Rangeley Birding Festival Trips

From Boreal Chickadees in our vast forests to Loons on our magnificent lakes to the rare Bicknell’s Thrush in the high peaks above, the Rangeley Region is rich with birds. Add in both migrating and breeding warblers and you have a unique opportunity to see and learn about birds that are difficult to find in other parts of Maine, all in one weekend! 

Following is an enticing list of the opportunities, offered from early Saturday morning through Sunday noon. Times of day to be determined and will be posted by April 1.

Boy Scout Road (walk)

Over 60% of all the species ever seen in Franklin County have been documented on this stretch of road. This dirt drive cuts through prime boreal habitat and allows you to walk up to nesting warblers, compare vireo species in close proximity, and even pick up waterbirds along the Kennebago.

Physical demands: Approx 2 miles of walking on a dirt road with some inconsistent terrain.

Boreal Blitz (van trip)

Sometimes the birds don’t know that they should be at hotspots. On these van trips, our guides will take to you short access points and stakeout locations for some of the major boreal targets.

Physical demands: Ability to get in and out of 8+ passenger van at least 6 times over three hours.

Mingo Springs (walk)

Mingo Springs Golf Course provides an open space with meadow and edge habitat that is otherwise scarce in the Rangeley area. This walk will target species that like these open spaces and provide some diversity to our festival totals, including Eastern Bluebirds, Eastern Kingbirds, and clear views for raptors like the locally nesting Broad-winged Hawks.

Bicknell’s Thrush (walk)

This trip focuses on birding the high-elevation spruce-fir forests of Saddleback Mt (elev. 4,120’) for boreal forest birds, especially Bicknell’s Thrush. In addition to normal birding gear, participants should bring day packs to carry water bottles (at least 2 liters), lunch, bug spray, sunscreen, raincoat/windbreaker, and headnet.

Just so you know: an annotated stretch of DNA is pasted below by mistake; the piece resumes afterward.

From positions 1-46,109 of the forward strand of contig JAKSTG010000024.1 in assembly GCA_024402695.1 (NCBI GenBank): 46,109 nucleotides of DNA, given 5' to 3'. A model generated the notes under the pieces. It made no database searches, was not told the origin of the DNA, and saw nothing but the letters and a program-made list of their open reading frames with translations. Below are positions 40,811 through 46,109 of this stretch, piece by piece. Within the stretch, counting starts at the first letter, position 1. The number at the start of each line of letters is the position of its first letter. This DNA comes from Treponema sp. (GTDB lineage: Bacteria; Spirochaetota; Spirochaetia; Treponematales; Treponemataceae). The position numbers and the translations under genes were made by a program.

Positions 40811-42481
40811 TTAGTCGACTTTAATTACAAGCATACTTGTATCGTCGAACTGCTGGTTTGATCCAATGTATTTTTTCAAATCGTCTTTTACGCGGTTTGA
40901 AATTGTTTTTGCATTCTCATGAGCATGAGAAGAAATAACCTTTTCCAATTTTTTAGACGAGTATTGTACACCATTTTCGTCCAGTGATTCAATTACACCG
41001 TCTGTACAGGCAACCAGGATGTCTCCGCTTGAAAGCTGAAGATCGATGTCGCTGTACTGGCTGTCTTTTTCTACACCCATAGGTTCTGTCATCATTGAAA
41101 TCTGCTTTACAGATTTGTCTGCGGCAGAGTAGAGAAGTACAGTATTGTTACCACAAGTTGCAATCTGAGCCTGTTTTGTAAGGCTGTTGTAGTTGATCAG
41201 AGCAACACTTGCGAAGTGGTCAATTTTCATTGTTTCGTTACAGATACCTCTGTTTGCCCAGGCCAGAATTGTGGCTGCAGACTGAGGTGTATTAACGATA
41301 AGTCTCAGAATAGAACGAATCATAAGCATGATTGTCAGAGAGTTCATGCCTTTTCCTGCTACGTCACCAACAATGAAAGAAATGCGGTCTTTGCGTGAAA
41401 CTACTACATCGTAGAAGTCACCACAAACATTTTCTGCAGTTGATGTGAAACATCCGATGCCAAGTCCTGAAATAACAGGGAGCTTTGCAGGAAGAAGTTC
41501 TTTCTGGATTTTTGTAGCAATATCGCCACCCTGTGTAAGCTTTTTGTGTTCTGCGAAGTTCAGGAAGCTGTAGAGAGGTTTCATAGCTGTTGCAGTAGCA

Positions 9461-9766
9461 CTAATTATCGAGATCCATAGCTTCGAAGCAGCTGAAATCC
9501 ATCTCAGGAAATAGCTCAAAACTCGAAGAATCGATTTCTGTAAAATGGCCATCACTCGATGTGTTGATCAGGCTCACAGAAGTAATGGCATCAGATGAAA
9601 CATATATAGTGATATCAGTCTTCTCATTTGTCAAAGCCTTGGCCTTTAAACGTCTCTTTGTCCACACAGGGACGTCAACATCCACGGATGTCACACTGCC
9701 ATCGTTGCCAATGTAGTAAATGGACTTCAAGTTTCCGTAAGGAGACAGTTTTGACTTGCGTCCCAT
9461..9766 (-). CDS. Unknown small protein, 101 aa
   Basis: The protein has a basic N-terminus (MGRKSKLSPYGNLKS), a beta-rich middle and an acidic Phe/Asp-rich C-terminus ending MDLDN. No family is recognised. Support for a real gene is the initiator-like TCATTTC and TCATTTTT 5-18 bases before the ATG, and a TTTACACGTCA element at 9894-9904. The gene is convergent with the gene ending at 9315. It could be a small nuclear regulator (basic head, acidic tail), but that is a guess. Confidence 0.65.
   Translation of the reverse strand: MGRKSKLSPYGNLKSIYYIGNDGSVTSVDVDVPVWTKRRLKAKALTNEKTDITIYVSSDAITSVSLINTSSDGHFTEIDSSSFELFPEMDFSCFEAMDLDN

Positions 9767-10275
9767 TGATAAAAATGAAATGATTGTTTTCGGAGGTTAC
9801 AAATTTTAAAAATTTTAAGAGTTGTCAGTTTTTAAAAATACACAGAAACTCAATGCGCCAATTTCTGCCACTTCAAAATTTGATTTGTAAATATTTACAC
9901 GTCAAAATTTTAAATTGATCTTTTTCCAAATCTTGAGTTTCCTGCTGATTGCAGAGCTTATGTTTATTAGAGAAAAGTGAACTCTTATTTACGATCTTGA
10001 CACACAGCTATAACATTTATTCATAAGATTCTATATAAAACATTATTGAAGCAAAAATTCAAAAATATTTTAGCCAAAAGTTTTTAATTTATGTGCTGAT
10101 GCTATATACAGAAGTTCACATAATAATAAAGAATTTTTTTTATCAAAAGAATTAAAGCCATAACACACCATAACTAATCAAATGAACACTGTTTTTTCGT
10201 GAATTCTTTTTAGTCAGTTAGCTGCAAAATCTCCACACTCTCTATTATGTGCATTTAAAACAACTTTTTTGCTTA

Physical demands: This trip requires approximately 3.2 miles (round trip) of hiking over moderately steep terrain of a former ski trail until reaching the Appalachian Trail. It is possible that there will an alternative route, with less of a hike, on Mt. Abrahams.  (To be determined at guides’ discretion.)

Perham Stream Birding Trail

Perham Stream is a little known gem in East Madrid, Maine. Carson Hinckley, a descendant of original settlers in the valley, created and maintains the Perham Stream Birding Trail with help from the Sandy River Land Trust. It sits across the road from his family's 18th Century Farm, which will soon be the site of an archaeological dig.

This includes a leisurely relatively flat walk along the Perham Stream at the foot of the Saddleback Range with good views of the mountains across the fields and forest trails.  The habitat includes northern hardwoods and mixed-wood forest of young to medium age.  We’ll see and more often hear a variety of warblers including Northern Waterthrush, Ovenbird, Magnolia Warbler, Kingfisher, and Red-eyed Vireo within the riverine, forest, and field habitats. 

If time and interest allow, a short drive away can give us access to a short access trail into slightly higher elevation habitat where can hear Black-throated Green Warbler, Swainson’s Thrush, and Blackpoll Warblers. 

Physical demands: The walk will take approximately 2 to 3 hours (flexible) and cover perhaps 2 to 3 miles. 

Loon Cruise (boat trip)

The 1 ½ hour Loon Photography Cruise will be aboard the 36’ Oquossoc Lady II, the flagship of Rangeley Region Lake Cruises. Your cruise will focus on observing and photographing the majestic Common Loon in their natural environment. June affords us a unique opportunity to photograph the Common Loon while they are displaying their striking courting plumage!  Along with photographing the loons your Captain, also a Registered Maine Guide, will include discussions on the life cycle, migration patterns, four call of the loon, and parenting habits of these beautiful birds.